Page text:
After they removed their shoes, they went to the living-room.  His mother was sitting by the fireplace.  She stood and went over to hug him.  “It’s good to see you, Maxwell,” she said.  “It has been a while.” When they drew apart, she looked at Adaolisa.  “How do you do?” she sounded a bit stiff although she shook her hand.

“I’m fine, thank you,” Adaolisa replied.  “What a lovely home you have.”

“Thank you.  Won’t you sit down?”

“Mom, we could only stay for a little while,” Maxwell told her as he sat down on the sofa next to Adaolisa.  “We’re going out for dinner.”

“Maxwell mentioned that you’re from Nigeria.”

“Yes, I’m from Lagos.”

“Do you have any family here?”

“Yes, an aunt.  The rest of my family is in Lagos.”

So, far so good, Maxwell thought, beginning to relax when his mother said abruptly, “Maxwell, may I have a word with you?  Excuse us,” she said to Adaolisa before standing up and leaving the room.

Maxwell looked at Adaolisa.  “I’ll be right back,” he promised.  He got up and left.

His mother was standing in the hallway.  “Let’s go into the kitchen,” she suggested and led the way.

When they were alone in the kitchen, she asked, “Are you serious about this girl?”

“First of all, she’s a woman not a girl and yes, I’m very serious about her.  I’m head over heels in love with her.”

“But what do you really know about her?”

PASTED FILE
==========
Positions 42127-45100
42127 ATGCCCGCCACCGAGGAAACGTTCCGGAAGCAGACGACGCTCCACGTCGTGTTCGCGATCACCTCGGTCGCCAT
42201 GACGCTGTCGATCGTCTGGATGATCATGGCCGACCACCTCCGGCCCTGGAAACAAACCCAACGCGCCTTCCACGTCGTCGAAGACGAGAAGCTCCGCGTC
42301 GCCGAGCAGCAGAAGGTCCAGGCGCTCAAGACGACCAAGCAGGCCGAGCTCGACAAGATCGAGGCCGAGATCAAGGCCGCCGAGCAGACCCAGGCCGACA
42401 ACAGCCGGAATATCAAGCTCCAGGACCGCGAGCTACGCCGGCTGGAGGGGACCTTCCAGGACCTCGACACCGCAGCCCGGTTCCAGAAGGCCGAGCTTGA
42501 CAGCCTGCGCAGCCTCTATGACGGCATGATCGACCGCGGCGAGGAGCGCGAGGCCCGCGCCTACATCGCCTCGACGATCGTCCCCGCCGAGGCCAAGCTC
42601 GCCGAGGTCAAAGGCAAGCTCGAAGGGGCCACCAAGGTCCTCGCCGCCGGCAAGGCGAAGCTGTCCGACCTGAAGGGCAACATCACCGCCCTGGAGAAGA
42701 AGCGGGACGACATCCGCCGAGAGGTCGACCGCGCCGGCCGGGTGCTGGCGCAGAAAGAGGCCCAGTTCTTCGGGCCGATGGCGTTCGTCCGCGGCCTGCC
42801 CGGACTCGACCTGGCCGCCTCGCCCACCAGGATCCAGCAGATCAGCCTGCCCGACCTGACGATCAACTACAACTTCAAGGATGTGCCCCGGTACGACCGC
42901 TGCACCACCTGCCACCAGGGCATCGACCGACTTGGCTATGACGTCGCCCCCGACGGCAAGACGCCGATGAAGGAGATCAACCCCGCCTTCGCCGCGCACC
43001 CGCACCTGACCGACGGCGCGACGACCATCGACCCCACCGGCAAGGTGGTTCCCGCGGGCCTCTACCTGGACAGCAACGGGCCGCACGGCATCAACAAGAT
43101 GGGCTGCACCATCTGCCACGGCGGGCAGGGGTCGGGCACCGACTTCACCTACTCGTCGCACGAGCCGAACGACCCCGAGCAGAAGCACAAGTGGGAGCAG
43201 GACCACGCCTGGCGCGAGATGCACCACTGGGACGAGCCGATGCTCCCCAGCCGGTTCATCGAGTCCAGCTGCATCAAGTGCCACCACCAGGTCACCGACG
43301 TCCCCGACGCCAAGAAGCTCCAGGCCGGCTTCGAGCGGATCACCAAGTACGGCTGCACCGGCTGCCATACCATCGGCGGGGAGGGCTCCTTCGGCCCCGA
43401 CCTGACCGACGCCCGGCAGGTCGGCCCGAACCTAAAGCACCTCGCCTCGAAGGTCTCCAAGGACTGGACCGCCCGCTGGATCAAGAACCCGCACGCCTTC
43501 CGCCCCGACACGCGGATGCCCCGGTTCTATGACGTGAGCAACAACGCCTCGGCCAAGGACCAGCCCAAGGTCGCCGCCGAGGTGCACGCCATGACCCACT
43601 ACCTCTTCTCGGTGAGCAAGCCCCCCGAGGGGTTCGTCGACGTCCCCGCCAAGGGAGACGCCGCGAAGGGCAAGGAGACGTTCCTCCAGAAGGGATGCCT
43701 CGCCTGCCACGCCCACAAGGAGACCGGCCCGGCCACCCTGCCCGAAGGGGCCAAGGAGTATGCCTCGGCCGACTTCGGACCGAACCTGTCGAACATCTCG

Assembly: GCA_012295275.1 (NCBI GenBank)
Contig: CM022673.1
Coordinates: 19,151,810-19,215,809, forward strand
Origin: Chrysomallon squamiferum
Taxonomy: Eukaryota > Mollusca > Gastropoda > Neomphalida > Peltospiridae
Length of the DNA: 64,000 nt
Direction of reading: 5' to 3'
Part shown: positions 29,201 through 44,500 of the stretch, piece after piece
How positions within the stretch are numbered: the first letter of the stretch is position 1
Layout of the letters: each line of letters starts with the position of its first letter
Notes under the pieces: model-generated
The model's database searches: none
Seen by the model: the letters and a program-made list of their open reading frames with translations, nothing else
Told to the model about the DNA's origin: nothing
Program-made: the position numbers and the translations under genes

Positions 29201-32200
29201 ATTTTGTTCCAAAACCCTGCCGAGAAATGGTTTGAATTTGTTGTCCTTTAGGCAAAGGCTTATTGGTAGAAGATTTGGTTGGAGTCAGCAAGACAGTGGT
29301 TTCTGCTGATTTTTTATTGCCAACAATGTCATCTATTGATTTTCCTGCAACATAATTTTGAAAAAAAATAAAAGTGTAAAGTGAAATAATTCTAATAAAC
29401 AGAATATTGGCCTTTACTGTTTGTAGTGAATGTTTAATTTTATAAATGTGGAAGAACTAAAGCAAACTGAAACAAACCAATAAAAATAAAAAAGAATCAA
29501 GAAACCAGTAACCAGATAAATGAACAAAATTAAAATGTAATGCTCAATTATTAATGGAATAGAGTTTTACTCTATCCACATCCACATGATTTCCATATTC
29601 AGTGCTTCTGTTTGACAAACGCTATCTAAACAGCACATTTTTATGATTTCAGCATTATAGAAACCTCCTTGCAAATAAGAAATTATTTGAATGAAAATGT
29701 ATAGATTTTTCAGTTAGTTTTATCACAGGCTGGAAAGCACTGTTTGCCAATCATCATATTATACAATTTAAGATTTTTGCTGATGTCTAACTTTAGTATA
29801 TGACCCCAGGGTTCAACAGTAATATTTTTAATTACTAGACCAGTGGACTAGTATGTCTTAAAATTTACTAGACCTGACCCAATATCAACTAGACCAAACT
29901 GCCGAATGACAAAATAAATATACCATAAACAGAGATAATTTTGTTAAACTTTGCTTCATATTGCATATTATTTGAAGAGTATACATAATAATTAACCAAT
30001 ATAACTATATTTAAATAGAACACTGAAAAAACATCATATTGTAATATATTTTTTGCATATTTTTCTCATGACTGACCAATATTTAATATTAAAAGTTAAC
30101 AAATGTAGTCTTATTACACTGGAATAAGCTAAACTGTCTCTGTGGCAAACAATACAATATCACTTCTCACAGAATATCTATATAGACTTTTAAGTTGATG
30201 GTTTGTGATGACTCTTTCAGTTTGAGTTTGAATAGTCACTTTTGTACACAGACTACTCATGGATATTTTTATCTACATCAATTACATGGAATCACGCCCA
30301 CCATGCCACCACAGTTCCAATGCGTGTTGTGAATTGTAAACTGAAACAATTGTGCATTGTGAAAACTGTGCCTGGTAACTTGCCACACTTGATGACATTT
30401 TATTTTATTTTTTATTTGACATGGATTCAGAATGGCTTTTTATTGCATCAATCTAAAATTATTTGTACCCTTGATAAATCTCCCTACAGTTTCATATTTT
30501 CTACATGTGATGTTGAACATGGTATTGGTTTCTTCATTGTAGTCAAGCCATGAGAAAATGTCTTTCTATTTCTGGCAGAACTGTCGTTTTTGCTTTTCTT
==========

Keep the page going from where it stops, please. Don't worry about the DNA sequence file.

“I know enough about her to want to marry her—”

His mother looked aghast.  “Marry her?”

“Yes.  I’m going to propose to her tonight over dinner.”

“But, she’s African.”

“So?”

“Why couldn’t you find yourself a nice Bajan woman or even an English woman?”

“So you object to Adaolisa because she’s African?”

“Yes and she’s too dark.”

Maxwell tried to remain calm.  “Do you have any idea how damaging it is to a child when they are treated differently because they are dark?  I knew someone at university who told me that when she was a child, the teacher gave her a black crayon instead of a brown one to color a drawing of herself.  She transferred to a different school because of the bullying but she still had to deal with verbal abuse from other black students.  How could you stand there and look down at Adaolisa because she’s not your idea of what is beautiful?  It’s not the color of her skin that makes a woman beautiful, it’s her character.  I brought her here to meet you because I hoped that once you got to know her, you would set your prejudices aside but clearly I was wrong.  I’m going to marry her regardless of what you say or think.  You’re welcome to come to the wedding if you like.  Now, it’s time for us to go.  Goodbye, Mother.”  He turned and walked away from her.

He was quiet on the ride over to the restaurant.   Then, turning to her, he said regretfully, “I’m sorry about the way things turned out.  I foolishly hoped that my parents would come around and accept you.  I know my mother is set in her ways but I thought that my father would be more forthcoming but aside from greeting you at the door, he said nothing to you all the time we were there.  And when I came into the living-room after talking to my mother, he wasn’t there.  You were sitting there all by yourself.  I was so upset that I had to get out of there”